This one is so useful and helpful that I think it deserved a replicated post.
Found it here and original is here.
1. Pin variables when debugging
At debugging when hovering over variables the “Pin variable” option appears. Clicking on this makes the variable stick next to the source code until removed (and the pin stays there between debugging sessions). It is a really hand utility eliminating having to add variables to the Watch window one by one or search through the Locals window to find the variable one’s looking for. Definitely one of the top 3 new features I use on a day to day basis!
2. Box selection
While holding down the Alt key box selection can be made on the screen. At first glance this feature doesn’t seem to useful. However when typing anything in the selection the same text appears in all lines. So this selection is extremely useful for mass renaming of e.g. visibilities or anything else that involves changing the same thing in all lines.
3. Search on-the-fly
When pressing Crtl and , (comma) the new Navigate To window appears. This is a real-time search window offering basically the same functionality as the Find and Replace window (opened by Crtl + Shift + F) but doing it on-the fly, without having to wait seconds for search results. So the list of results updates the moment you type the next letter in your search expression. Scott said that the search database used by this window is built continously in the background by Visual Studio.
There’s a small zoom drop down box on the left bottom of the application. It’s barely noticeable but is really useful when showing your code to someone else or doing presentations. Not a function you’ll use too often but comes handy every once in a while!
(Note: zooming can also be used with Crtl + mouse scroll)
5. View Call Hierarchy
Exploring code has been made much easier with the new View Call Hierarchy command in the context menu when right clicking a method. The Call Hierarchy window shows calls from the method, calls to the method and overrides of the method (if any). This little add-on makes exploring someone else’s code so much easier.
6. Sequence Diagrams
The professional and above versions of Visual Studio 2010 come with built-in sequence diagram generation functionality. Simply right click on the method and select Generate Sequence Diagram to get a nifty call sequence diagram.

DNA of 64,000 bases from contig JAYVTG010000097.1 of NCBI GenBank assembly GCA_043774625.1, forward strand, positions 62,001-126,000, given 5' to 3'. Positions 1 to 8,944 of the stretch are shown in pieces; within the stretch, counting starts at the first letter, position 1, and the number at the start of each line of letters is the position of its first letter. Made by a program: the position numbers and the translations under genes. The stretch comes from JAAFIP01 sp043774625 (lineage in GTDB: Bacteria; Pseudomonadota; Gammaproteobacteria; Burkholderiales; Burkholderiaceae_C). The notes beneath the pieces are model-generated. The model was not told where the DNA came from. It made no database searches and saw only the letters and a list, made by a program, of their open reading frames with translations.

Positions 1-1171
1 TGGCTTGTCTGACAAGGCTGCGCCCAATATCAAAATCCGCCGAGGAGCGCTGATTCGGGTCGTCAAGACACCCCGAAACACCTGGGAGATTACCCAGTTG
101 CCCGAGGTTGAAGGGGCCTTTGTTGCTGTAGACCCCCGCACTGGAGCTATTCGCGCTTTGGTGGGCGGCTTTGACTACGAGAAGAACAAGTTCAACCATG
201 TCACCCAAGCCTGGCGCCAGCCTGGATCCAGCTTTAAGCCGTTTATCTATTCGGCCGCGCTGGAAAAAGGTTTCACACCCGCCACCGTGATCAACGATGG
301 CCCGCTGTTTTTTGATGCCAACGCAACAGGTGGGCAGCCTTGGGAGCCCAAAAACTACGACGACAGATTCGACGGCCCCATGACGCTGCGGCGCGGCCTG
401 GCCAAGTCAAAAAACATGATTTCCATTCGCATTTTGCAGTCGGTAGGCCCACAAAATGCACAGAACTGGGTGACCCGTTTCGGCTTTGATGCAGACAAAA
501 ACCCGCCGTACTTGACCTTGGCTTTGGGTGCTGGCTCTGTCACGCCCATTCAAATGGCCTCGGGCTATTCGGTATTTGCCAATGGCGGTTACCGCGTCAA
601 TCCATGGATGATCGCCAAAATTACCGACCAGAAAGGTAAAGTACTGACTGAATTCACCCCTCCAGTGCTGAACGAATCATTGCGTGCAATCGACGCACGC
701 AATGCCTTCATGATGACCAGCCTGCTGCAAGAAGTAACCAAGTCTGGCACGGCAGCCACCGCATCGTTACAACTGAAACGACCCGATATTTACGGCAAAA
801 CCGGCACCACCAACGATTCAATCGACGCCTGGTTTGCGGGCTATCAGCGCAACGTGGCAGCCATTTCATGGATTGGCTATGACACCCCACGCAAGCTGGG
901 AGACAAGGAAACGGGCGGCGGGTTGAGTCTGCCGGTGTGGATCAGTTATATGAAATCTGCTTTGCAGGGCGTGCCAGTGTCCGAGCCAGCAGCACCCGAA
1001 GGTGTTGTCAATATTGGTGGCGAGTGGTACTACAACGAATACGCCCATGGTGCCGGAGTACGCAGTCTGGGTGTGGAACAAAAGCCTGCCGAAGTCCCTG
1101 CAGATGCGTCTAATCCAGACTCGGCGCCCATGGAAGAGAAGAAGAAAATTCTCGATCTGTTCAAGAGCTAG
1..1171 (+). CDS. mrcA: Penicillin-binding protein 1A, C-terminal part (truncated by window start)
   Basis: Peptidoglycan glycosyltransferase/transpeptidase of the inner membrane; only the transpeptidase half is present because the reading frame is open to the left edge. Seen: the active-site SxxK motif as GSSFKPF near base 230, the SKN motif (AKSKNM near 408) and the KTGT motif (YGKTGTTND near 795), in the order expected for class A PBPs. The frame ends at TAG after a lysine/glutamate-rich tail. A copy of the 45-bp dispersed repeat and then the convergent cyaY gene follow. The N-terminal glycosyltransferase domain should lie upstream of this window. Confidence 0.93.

7. Dependency Graphs
The professional and above versions of Visual Studio 2010 come with a built-in dependency graph generator that generates an interactive, browsable dependency graph. When there is a large number of object this graph can get overwhelmingly large. However the fact that it can track dependencies at assembly, namespace and class level as well make it a useful tool for getting an idea for the project dependencies.
8. IntelliTrace and Dump Debugging
Ever had clients submitting bug reports that you were unable to reproduce and made you wish you could just debug right on their machine? IntelliTrace brings this to reality. When running an application with IntelliTrace enabled it records the series of events happening within it and lets the developer play these back. Note however that IntelliTrace collects less information than one might need at debugging and also has a slight performance overhead when turned on. IntelliTrace is only available in Visual Studio 2010 Ultimate. For more information on Intellitrace see MSDN.
Dump Debugging is the feature that enables to open dump files from production machines and debug those. This is a great feature to use for debugging crashes happening on a production machine. See a video on how to use this feature on Channel 9.
9. Multi-monitor support
Few people knew that Visual Studio 2008 actually had multi-monitor support. You just had to launch an instance on each monitor! Aside from this joke, this feature was one that was really wanted. Now windows can be positioned across monitors making developing and debugging a much better overview on dual screens.
10. Intellisense – lots of small improvements
Intellisense has gone through lots of small improvements. The most important ones are:
- When selecting any variable all instances of it are highlighted – a well needed improvement that has been around for in lots of text editors
- Search is not limited to prefixes any more, it is done within strings. So when typing time for example, DateTime will be offered as well (previously only names starting with time were)
- Intellisense can search just knowing the capital letters of a class. When searching e.g. for HttpCachePolicy it’s enough to type HCP - nice!